Inventing Errands in order to Drive

Do you ever invent errands just so you have an excuse to drive? Perhaps you still have half a gallon milk left in the fridge or you may have a whole gallon, but something tells you that you may need one more. Honestly, you never know when you may need to make a large cake or two for company even though you only ever really make a cake for your mother’s birthday.  Actually, you may just want an excuse to grab your set of keys and blitz around town! Despite cake’s delicious qualities, something about your car is even more tantalizing. I suspect many of us car enthusiasts do this more often than we would admit to our friends and families. It is okay! You aren’t alone.


And even if we do invent errands in order to quench our thirst for our cars, don’t we take the curvy, scenic, or less-traveled route to the shops? Of course! Who doesn’t? And don’t we always hope for little to no traffic on these long routes in order to unleash the car’s potential on the twisty or scenic sections of road? Absolutely. And it’s not like your mother needs her cake this afternoon on her actual birthday. If you simply explain the need to drive your car, surely she will understand. After all, she is your mother.

Drive Spiritedly.


– JRB, Editor

Spot Light Car Show: The T37 Tempest

Over the weekend, The Spirited Drive team attended its first car show in an official blogging capacity. As we made our way around chatting with the owners, we were intrigued and moved by some of the stories about the cars. It was then we had the idea to create a spotlight article on the vehicles that had special stories that moved us. So expect to see one or two spotlight articles for each car show we visit.

This spotlight features a 1970 Pontiac T37 Tempest, owned by Louie and Kathy Henson. The vehicle (seen below) is featured in a color called Palisade Green and still has the original 350 cu. in. engine, putting out 325hp. This vehicle, as was told to us by Kathy, was developed by Pontiac in the late 1960’s as an alternative to the Pontiac GTO. It could be ordered with many of the same options as the GTO, but the insurance was significantly less.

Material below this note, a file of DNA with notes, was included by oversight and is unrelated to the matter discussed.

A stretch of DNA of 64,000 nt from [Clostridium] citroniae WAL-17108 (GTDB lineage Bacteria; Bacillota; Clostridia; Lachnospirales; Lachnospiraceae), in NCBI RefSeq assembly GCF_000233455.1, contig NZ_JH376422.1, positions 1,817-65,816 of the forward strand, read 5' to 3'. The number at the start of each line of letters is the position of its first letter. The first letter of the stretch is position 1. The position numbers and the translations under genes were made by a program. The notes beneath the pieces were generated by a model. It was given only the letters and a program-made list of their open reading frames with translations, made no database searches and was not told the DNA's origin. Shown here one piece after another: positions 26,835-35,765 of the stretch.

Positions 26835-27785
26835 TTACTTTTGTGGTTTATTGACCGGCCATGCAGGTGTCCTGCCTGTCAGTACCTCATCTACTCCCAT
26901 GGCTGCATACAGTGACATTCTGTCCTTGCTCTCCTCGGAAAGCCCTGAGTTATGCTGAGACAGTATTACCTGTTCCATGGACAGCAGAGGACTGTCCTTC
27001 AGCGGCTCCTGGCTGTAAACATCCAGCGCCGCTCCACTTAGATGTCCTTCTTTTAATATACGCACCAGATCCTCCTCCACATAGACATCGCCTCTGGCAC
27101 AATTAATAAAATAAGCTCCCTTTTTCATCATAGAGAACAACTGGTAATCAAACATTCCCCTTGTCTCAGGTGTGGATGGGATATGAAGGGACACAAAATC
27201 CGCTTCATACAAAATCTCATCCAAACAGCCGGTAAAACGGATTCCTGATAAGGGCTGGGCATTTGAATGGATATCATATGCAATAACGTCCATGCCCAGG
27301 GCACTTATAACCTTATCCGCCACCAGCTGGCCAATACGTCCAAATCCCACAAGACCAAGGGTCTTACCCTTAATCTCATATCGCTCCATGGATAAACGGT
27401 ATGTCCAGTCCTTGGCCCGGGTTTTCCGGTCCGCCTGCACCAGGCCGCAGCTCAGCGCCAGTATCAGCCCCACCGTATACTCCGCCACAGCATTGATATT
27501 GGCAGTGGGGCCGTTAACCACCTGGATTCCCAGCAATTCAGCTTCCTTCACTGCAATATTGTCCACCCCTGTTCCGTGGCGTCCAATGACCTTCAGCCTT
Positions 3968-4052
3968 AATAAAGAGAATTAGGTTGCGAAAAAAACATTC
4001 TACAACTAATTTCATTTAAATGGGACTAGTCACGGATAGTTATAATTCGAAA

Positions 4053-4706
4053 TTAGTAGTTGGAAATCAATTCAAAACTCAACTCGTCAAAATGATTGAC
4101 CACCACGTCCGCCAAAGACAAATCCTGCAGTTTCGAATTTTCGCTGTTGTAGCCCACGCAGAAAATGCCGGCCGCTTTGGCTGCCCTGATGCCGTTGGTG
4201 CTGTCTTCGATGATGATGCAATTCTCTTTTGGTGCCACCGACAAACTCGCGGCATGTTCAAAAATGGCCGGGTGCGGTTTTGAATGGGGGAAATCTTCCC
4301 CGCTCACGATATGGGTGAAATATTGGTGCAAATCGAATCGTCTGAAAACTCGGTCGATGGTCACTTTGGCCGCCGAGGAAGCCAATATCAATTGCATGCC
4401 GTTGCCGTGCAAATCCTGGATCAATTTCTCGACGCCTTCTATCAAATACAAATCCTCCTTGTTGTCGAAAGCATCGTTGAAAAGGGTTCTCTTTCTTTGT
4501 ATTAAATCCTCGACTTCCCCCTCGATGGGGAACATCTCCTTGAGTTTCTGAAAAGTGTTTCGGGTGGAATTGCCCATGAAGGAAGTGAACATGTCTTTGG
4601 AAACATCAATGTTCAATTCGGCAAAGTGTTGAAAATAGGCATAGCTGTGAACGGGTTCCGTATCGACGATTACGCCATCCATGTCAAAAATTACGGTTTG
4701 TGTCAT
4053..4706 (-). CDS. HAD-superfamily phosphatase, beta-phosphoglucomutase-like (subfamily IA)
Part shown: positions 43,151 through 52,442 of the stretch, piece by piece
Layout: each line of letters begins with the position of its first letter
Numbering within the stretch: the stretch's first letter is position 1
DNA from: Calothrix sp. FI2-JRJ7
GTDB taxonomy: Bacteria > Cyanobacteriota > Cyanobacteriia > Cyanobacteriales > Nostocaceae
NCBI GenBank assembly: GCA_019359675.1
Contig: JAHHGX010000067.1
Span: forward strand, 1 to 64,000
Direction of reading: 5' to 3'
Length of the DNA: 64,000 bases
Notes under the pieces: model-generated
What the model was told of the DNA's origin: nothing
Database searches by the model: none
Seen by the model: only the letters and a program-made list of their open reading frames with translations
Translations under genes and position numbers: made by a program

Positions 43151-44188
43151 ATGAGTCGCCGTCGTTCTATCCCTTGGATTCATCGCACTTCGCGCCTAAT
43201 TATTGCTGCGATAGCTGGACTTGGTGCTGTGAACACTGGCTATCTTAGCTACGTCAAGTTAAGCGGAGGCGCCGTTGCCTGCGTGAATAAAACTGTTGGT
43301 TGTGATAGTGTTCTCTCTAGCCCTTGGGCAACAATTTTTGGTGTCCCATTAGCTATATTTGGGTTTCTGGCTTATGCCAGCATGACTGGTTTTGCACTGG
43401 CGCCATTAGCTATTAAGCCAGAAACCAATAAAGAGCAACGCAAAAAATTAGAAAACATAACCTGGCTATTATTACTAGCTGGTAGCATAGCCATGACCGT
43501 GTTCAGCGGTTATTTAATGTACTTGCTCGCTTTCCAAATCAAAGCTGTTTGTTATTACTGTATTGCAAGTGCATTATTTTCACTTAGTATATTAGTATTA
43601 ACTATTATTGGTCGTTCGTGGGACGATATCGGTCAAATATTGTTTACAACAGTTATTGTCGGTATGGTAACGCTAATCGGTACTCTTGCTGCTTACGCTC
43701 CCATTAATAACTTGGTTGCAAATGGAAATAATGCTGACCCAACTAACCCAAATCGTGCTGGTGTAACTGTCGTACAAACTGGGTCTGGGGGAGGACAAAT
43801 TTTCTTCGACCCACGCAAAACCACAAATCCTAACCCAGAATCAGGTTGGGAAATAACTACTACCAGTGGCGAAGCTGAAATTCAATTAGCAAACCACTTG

This vehicle is not only special because of its rarity; it also holds great sentimental value for the owners.  Only 1,419 T37s were produced in 1970. On a more personal note, this is the same year and model that Kathy drove when the couple was married. I’m sure having this vehicle brings back many memories for both of them. In the glove box were papers documenting the car’s journey from the plant to its first owner were found. This always makes a car special as it gives a greater feeling of connectedness to the previous owners and really tells the story of that individual car, not just the model.

This slideshow requires JavaScript.

It is a truly beautiful thing to see car owners with so much pride for what they’re driving. Kathy and Louie were incredible to talk to, and from the first minute of conversation we couldn’t help but be drawn into their story. Their story proves that every vehicle, ordinary or exotic, has a special place is someone’s history.

Written by:

D. Fowler, Production Editor

J. Hamlin, Production Editor

J. Potts, Automotive Contributor

Edited by JRB, Editor-in-Chief

AMG and M-Power – The German Switch

BMW’s M-Power and Mercedes-Benz’s AMG; these two iconic arms of German automobiles make me think and believe in German engineering.  That sentiment goes for a lot of folks, as German cars are renowned for their… well German-ess.  Rivalries in the world usually make for great stories:  Beowulf and Grendel, Magic Johnson and Larry Bird, Ayrton Senna and Alain Prost… the list can go on.  All great rivals, and all great stories.  The same can be said for AMG and M-Power.  Their rivalry has been one of the hottest topics in motoring whether it is or has been focused in DTM Racing, car reviews, or friendly debates between two motorheads.